For CEAs where a short-rotation plantation is converted to a long-rotation plantation, the baseline will be non-zero. In such cases, the proponent must also use FullCAM to model a baseline scenario. The baseline represents the long-term (100‑year) average carbon stocks on the land had the project not been carried out. The average carbon stock is used to account for fluctuations in carbon stocks as the result of the harvest cycles in the baseline. That is, the baseline carbon stock estimate will always be a flat line.

For CEAs where new plantations are established on land that has been non-forested in the seven years prior to project application, the baseline is assumed to be zero.

In general, abatement is calculated by subtracting the long-term average baseline carbon stock (where applicable) and any project emissions from the project carbon stock, with a cap on maximum abatement represented by the long-term average project carbon stock. Figures 3-5 provide indicative examples of how abatement is calculated under different project activities in the Determination. These simplified examples show carbon stocks only. Figure 3 shows a new long-rotation plantation, which reaches the long‑term average in 2036. No further credits would be issued beyond this point. Figure 4 shows a project to establish a long-rotation plantation following completion of a short‑rotation. Figure 5 shows the calculation of abatement for the example in Figure 4.

Figure 3. Example showing calculation of abatement for a plantation established on an area that is eligible for a new plantation. Note that in this example the project has a zero baseline.

Figure 4. Example showing calculation of baseline and project carbon stocks for a project that converts a plantation from short-rotation to long-rotation. This example shows a conversion which involves establishing a new rotation with a different species.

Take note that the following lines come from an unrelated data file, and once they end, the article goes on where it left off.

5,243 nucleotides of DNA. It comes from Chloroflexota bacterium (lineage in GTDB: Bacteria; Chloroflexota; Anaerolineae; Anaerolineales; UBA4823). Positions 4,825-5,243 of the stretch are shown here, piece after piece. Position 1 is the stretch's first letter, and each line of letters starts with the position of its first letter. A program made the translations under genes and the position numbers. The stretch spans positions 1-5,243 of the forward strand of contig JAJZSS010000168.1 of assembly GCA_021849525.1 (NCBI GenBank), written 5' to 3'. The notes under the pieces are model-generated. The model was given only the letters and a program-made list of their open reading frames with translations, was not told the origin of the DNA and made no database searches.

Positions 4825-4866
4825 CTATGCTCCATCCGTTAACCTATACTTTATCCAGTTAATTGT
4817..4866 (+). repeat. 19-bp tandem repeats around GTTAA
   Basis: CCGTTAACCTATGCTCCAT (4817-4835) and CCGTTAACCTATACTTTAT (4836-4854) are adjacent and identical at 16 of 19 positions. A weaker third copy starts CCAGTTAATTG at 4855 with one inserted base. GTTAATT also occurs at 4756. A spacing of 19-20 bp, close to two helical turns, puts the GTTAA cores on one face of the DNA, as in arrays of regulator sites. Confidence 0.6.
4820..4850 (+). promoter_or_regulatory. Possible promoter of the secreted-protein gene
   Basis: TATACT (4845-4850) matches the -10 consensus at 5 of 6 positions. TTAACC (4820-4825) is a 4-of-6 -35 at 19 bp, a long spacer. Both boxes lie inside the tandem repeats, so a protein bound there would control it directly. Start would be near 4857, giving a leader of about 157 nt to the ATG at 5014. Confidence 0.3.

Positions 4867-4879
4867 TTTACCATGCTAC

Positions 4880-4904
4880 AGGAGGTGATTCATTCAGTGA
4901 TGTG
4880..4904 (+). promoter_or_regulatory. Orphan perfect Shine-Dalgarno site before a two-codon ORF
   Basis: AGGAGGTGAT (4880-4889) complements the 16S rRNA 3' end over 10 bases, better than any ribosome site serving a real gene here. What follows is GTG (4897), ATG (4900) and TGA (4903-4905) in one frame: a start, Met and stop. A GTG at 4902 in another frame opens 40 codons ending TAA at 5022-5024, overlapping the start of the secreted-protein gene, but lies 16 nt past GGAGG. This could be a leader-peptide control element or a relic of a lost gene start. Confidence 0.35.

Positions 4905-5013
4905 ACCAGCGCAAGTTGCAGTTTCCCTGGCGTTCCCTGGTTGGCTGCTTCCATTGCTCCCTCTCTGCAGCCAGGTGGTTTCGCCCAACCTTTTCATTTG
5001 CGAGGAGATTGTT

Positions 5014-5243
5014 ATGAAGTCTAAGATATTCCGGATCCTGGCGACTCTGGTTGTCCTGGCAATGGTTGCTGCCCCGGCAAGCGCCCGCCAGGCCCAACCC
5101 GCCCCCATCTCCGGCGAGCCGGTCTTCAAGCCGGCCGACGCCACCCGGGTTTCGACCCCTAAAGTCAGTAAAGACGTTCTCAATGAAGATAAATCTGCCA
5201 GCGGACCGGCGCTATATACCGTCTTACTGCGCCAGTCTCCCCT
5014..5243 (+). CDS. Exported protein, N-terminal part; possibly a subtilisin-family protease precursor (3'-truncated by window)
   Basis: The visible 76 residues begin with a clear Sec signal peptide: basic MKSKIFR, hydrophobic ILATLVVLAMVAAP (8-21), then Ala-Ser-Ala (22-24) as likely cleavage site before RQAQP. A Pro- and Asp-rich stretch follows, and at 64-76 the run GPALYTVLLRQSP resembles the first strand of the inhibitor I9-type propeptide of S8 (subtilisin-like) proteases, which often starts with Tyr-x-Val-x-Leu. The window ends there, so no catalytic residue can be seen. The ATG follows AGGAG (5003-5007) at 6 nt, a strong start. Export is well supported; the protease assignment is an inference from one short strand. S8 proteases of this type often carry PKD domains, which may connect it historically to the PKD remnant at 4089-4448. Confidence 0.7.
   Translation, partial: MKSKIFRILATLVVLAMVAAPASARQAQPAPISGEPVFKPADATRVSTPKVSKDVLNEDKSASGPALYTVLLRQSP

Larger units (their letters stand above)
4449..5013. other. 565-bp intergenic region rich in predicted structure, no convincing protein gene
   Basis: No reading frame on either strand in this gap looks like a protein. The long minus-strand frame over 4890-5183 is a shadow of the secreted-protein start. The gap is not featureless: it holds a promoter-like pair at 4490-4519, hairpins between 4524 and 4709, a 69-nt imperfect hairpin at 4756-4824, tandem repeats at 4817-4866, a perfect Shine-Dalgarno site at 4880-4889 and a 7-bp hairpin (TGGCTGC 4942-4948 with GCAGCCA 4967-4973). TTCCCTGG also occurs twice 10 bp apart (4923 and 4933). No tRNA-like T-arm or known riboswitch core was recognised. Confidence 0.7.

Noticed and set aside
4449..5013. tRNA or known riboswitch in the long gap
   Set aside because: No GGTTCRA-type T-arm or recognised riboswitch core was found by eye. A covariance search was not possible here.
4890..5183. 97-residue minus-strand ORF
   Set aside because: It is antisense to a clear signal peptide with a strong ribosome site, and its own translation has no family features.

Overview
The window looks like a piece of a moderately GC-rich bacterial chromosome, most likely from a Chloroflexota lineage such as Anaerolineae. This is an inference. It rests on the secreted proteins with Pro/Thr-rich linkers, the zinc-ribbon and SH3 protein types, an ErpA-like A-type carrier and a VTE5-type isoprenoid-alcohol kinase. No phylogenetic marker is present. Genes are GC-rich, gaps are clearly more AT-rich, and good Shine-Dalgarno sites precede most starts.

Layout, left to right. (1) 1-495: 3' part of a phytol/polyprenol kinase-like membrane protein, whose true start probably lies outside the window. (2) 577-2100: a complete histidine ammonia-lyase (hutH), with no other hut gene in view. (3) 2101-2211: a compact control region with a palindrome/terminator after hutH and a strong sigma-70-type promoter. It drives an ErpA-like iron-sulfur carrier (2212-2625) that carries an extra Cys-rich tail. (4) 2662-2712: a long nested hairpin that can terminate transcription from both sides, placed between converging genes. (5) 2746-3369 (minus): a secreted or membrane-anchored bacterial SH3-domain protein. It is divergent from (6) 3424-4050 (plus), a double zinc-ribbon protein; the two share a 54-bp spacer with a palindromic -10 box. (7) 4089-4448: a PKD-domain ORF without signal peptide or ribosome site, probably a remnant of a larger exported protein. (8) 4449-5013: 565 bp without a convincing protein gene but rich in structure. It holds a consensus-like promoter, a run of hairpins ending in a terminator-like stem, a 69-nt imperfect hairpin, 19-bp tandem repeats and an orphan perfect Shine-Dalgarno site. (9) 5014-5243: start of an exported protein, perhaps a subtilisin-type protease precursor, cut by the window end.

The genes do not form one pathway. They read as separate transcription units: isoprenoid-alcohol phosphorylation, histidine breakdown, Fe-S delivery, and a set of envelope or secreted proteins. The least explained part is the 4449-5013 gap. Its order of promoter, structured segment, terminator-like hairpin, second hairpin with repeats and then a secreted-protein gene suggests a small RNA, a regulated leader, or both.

Figure 5: Calculation of abatement for the conversion example shown in Figure 4. The carbon stock is assumed to increase linearly in annual increments for 15 years, up to the maximum of the long‑term average net carbon stock less the baseline carbon stock.

The Determination has some similarities to the Carbon Credits (Carbon Farming Initiative) (Measurement Based Methods for New Farm Forestry Plantations) Methodology Determination 2014 (farm forestry method) and the Carbon Credits (Carbon Farming Initiative) (Reforestation and Afforestation—1.2) Methodology Determination 2013 (reforestation and afforestation method). Both these determinations, like the Determination, allow planting of new forests as a project activity. The farm forestry method permits forest product harvesting, whereas the reforestation and afforestation method does not. The farm forestry method places upper limits—based on average annual rainfall—on the area of each harvest plantation. The Determination does not apply such restrictions.

The farm forestry method’s approach to modelling and crediting abatement is similar to the Determination’s approach, but also requires field measurement to collect data for abatement estimates. The reforestation and afforestation method requires field measurement and does not use FullCAM.

Application of the Determination